The first time I gained an audience after delivering my earliest offering of political satire I was 12-years-old. It was 1980, and I was part of a generation of youth growing upon a constant diet of television news and Saturday morning mass marketing. The gag was a pop bottle being held up by the infamous leader of Iran alongside the caption “Drink Ayatollah Cola.” With the daily fear reminder of an angry, eyebrowed dude in strange garb from halfway around the world holding hostages and leading mobs in chants about death to America, the cartoon was instantly hailed by my classmates and was allowed to hang on the wall.
From a Canadian kid’s vantage point in 1980, the world was clearly divided by good and bad. The Soviets, led by a wheezing, uni-browed autocrat named Brezhnev had his billing for the evilest bad guy challenged by the Ayatollah Khomeini, a real-life Darth Vader. The good guys were the Americans led by President Jimmy Carter.
Being the leader of the free world brought with it the customary ordeal of ridicule and derision by comedians, satirists and editorial cartoonists. It was thanks to them that a brief moment of history was culturally defined by a big, toothy presidential grin on giant peanuts, caricatures by Dan Akroyd on SNL and across newspaper editorial pages. It was a golden time for an aspiring cartoonist to begin honing his skills.
I was too young to delve deeply or understand much about the details of domestic turmoil the USA faced during the Carter years. I do recall picking up bits of gloom about an energy crisis, of stagflation, of malaise and the fact that the youngest Kennedy brother had an ax to grind about an unpopular President.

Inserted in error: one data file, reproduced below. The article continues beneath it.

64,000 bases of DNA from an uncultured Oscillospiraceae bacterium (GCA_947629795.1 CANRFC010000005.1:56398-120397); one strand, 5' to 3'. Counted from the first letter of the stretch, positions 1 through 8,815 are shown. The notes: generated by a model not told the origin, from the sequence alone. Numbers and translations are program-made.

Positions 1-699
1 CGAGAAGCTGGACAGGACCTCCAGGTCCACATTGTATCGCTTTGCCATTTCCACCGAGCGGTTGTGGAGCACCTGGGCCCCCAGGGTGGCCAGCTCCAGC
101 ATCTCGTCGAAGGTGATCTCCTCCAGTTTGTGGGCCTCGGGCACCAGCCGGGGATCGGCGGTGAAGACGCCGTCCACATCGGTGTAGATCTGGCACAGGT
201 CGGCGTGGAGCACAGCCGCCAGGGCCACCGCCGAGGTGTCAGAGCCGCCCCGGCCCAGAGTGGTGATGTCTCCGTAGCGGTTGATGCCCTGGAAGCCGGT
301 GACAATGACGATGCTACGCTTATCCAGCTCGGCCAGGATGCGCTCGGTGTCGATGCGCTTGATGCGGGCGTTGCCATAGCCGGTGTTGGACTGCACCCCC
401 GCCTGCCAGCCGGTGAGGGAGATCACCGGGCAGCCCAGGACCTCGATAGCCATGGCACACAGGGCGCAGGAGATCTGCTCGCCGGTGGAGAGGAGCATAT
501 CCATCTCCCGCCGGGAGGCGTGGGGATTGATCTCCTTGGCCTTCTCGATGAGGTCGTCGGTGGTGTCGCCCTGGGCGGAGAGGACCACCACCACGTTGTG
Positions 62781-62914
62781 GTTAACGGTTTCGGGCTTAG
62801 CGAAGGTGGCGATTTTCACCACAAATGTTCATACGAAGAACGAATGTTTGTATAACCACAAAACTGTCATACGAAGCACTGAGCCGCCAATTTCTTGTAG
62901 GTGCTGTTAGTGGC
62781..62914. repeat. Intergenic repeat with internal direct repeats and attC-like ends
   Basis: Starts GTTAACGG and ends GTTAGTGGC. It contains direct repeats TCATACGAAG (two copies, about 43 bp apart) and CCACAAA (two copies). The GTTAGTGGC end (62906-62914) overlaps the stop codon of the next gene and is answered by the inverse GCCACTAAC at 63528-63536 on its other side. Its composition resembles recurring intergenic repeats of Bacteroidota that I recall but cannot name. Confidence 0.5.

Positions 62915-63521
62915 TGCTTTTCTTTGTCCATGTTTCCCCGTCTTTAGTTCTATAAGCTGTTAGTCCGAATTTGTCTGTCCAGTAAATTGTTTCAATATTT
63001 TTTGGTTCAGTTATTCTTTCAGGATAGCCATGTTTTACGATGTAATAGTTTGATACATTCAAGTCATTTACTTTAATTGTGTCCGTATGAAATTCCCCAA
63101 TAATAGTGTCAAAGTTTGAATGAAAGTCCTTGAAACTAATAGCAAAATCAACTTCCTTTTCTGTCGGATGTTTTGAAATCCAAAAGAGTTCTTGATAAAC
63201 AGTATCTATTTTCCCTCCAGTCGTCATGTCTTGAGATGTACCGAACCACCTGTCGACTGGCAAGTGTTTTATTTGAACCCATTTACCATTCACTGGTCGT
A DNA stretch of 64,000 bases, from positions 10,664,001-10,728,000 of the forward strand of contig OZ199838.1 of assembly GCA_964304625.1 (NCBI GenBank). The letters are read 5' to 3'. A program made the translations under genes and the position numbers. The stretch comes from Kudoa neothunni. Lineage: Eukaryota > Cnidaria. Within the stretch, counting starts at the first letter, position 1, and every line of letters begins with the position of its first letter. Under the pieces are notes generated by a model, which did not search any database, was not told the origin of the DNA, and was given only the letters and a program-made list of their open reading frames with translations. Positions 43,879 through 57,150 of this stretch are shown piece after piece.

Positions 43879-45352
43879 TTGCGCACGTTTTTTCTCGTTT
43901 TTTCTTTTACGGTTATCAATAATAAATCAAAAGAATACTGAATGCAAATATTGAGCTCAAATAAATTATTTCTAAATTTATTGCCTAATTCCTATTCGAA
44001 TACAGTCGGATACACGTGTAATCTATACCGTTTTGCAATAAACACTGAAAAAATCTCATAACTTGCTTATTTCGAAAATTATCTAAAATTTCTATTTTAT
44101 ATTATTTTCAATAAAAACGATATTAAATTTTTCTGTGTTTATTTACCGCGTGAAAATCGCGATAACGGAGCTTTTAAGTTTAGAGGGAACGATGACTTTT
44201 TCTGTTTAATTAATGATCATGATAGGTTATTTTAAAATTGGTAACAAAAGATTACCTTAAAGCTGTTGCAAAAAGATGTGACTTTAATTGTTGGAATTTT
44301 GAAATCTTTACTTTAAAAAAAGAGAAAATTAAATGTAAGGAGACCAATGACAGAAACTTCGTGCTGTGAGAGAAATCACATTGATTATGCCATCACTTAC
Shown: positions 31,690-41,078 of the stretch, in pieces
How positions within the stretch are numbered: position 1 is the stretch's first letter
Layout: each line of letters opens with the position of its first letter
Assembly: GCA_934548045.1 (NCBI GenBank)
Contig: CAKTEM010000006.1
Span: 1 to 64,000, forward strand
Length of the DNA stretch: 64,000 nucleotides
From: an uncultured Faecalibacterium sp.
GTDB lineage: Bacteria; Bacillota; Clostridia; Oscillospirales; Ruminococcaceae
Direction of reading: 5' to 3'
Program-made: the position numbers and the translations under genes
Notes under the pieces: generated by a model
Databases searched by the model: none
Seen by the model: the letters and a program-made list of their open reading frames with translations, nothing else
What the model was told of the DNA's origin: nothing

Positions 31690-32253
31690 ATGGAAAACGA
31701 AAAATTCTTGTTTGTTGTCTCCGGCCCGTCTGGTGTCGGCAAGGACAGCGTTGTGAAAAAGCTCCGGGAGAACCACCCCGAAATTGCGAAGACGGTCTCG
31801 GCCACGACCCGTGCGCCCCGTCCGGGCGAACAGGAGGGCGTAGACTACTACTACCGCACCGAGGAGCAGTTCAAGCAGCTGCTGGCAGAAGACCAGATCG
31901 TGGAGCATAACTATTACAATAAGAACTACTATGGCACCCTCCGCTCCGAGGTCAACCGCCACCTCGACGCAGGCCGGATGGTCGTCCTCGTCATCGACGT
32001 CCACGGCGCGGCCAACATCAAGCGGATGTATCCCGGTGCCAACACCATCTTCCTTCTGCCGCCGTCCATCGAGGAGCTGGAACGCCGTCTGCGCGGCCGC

The lasting memories of the Carter years for this 12-year-old-foreigner’s mind are the global events of a never-ending hostage crisis, a Summer Olympic Games boycott and a peace treaty between Egypt and Israel.
Fast forward 40 years later and that same President was photographed amidst a pandemic wearing a toothy grinning Jimmy Carter face mask, designed by yours truly.
The news of this came through a series of tweets beginning with a question to followers by the American Association of Editorial Cartoonists Twitter account asking if anyone among us designed face masks. Since I do run an online shop of history caricatures I replied. That led a cryptic reply with a photo of a senior wearing a mask under the handle @peanut_brigade. Then, to a Google search of a July 31 article in the Las Vegas Review Journal.
David Osborne, an accomplished musician who plays piano at Las Vegas’ Bellagio hotel, is also known as “Pianist to the Presidents”, for the number of White House performances he’s made over the past several decades. He and Carter have built a friendship over the years. On the eve of Osborne receiving a music award in his home state of Oklahoma, the pianist received a texted photo of the masked ex-President by Jimmy Carter himself. He then shared the photo with the Las Vegas newspaper.
If only I could go back in time and tell my 12-year-old self that I would one day draw a cartoon of Jimmy Carter’s smile and Jimmy Carter would wear it on his face!
Jimmy Carter has built a very respectable standing in his post-presidency years. Unlike others, he hasn’t used public life to enrich himself financially. Instead, he’s lived a long life advancing human rights and helping to improve the quality of life for people around the world.
Even in their mid-90s Jimmy Carter and the former First Lady Rosalyn, continue to devote themselves to public service by doing what a sitting President is loathe to do, promote the use of face masks in the time of a deadly pandemic.
That’s a noble cause to put pen to paper to, or in this case, Presidential pearly whites.
MacKay’s Carter Editorial Cartoons